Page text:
Match Roping for the Ages

The first time I ever used the term Dream Team I was talking about Jake Barnes and Clay O’Brien Cooper. It was half a decade before Michael Jordan, Magic Johnson and Larry Bird were dubbed the same name during their gold-medal run at the 1992 Summer Olympics.

Jake and Clay’s dynasty and total domination of their sport was simply amazing. No one team ever owned it all like that before, and I laugh when I think about all the shy pauses the three of us had back in those early-day interviews.

I say no team had ever owned the throne like those two before, but one team has found out what it’s like to walk that walk since. Speed Williams and Rich Skelton tied Jake and Clay’s seven-title feat last year, and in seven straight years. So when I heard about the Match of Champions between these two team roping super powers, which was held in June between the second and third rounds of the Reno Rodeo Invitational, I-like everyone else-got very excited.

What a blast it was to watch team roping’s clash of the titans, and RRI Producer Perry Di Loreto’s take on Jake was the same thing I saw.

“The thing that stood out for me more than anything else was Jake’s intensity,” he said. “That’s as intense as I’ve ever seen him. Jake was into that match 110 percent, and the sweat was pouring off of him. He was in the zone. It was so neat to be able to showcase all four of those guys. What ropers. What people.”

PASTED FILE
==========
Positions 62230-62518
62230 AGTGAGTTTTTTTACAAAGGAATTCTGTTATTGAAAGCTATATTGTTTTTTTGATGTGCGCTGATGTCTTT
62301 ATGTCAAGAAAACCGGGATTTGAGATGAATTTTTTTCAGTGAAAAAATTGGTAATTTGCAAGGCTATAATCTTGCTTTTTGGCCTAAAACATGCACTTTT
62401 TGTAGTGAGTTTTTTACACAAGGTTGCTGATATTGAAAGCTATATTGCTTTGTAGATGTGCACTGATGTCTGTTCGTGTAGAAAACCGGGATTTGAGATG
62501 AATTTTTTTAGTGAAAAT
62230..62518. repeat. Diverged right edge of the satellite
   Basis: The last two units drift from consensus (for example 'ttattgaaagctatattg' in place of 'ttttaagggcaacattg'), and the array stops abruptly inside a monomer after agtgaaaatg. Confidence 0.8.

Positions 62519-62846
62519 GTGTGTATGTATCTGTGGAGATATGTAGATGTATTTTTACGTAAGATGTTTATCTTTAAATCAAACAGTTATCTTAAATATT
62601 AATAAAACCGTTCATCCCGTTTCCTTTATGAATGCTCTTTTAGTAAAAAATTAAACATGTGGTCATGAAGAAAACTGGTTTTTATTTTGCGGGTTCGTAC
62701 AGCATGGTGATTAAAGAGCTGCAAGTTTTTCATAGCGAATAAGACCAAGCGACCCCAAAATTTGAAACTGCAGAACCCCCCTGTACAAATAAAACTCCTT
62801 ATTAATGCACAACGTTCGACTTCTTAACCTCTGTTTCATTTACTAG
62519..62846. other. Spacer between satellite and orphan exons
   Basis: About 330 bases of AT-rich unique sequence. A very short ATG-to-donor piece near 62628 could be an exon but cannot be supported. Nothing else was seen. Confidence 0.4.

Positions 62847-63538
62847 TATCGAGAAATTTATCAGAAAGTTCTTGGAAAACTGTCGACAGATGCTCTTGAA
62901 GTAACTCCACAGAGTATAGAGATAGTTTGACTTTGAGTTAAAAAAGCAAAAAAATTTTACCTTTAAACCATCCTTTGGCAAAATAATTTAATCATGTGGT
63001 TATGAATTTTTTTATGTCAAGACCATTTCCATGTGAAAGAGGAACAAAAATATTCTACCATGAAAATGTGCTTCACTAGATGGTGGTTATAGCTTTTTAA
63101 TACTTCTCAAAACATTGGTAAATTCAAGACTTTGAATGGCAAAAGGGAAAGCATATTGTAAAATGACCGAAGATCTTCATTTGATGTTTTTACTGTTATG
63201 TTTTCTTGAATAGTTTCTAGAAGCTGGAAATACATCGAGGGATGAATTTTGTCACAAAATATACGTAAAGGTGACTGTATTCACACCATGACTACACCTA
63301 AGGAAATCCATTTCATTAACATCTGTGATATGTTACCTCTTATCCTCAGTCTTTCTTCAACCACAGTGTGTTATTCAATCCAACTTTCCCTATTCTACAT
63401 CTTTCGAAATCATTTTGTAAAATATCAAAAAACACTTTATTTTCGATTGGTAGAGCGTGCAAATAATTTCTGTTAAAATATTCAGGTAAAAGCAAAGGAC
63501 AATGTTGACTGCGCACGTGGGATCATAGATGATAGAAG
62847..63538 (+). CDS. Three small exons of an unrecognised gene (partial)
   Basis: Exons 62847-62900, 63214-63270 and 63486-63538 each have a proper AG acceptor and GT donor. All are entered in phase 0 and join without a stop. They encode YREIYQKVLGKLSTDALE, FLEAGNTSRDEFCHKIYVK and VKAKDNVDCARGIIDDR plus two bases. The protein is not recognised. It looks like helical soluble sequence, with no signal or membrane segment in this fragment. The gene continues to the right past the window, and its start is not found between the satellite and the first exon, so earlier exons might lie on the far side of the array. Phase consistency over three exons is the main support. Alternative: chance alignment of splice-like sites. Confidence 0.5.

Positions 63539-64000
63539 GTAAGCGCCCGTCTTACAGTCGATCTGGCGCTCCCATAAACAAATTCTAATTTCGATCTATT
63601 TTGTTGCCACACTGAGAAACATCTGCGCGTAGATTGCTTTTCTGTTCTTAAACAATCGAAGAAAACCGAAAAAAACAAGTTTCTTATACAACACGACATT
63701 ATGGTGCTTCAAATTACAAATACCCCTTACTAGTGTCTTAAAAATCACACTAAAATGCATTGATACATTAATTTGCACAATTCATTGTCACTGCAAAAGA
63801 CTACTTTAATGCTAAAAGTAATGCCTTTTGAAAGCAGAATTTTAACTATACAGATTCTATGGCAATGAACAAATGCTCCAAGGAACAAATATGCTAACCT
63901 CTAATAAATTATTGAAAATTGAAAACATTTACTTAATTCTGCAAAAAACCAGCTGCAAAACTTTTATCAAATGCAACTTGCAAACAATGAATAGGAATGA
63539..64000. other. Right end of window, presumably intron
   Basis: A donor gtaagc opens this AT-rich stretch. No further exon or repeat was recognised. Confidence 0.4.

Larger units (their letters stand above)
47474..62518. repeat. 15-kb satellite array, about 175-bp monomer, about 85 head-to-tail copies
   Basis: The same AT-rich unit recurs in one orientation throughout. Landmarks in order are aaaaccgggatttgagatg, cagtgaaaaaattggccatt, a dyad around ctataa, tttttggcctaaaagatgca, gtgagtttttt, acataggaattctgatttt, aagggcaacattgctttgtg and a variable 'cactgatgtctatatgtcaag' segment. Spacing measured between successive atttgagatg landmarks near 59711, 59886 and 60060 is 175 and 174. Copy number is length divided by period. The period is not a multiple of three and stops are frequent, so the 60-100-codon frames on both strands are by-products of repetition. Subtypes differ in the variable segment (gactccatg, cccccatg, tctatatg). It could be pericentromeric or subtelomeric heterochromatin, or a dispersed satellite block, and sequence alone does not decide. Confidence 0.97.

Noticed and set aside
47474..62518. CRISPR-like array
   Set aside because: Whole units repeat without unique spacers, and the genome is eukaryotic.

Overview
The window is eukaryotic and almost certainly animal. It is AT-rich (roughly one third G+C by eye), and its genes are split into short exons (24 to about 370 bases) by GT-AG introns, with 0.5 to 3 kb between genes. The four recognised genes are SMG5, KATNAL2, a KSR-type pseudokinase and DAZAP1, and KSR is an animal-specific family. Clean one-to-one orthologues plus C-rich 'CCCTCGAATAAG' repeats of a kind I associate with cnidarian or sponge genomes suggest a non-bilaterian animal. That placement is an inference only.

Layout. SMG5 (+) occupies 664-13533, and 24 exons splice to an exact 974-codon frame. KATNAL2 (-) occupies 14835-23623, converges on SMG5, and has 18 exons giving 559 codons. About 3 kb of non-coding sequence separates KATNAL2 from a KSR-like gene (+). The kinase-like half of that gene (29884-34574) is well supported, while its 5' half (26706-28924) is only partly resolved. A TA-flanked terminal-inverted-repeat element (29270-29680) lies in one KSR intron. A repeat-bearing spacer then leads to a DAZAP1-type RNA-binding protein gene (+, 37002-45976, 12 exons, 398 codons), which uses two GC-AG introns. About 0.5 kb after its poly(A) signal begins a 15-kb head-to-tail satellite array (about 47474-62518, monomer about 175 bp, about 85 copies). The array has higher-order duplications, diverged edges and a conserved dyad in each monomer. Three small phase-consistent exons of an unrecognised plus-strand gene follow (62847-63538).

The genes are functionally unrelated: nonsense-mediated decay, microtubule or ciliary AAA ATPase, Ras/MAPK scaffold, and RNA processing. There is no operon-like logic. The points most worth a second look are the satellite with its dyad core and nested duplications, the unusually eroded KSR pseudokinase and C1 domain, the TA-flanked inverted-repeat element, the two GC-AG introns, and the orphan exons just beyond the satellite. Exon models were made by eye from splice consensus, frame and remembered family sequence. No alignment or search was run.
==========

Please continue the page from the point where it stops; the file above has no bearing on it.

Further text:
The match was run over the 13′ 6″ RRI scoreline and out of the 19-foot box at the Reno Livestock Events Center. Three loops were allowed, with a 30-second time limit in place and no-times translated into a 30-second run. Jake and Clay roped first the first five rounds, then they traded steers and Speed and Rich went first the second half. Flying T Cattle Company’s BFI short-round steers were used for the match.

In the end, Jake and Clay won the $10,000, winner-take-all match, 97.64 to 1:15.22, but all four walked away winners for the show they put on. Jake and Clay also promptly donated their $10,000 haul back to Perry’s charity efforts.

“This match, which was sponsored by the Reno Rodeo Invitational, Wrangler and Merlin Jones, was (Wrangler’s) Karl Stressman’s idea, and it was a good one,” Perry said. “We knew it’d be entertaining, and it was. These four guys aren’t just the champs, they’re absolute solid citizens and great role models for our kids. They’re class acts, all four of them. We had a chance to show them off a little bit, and they did us all proud.”

That’s for sure. And they had fun doing it.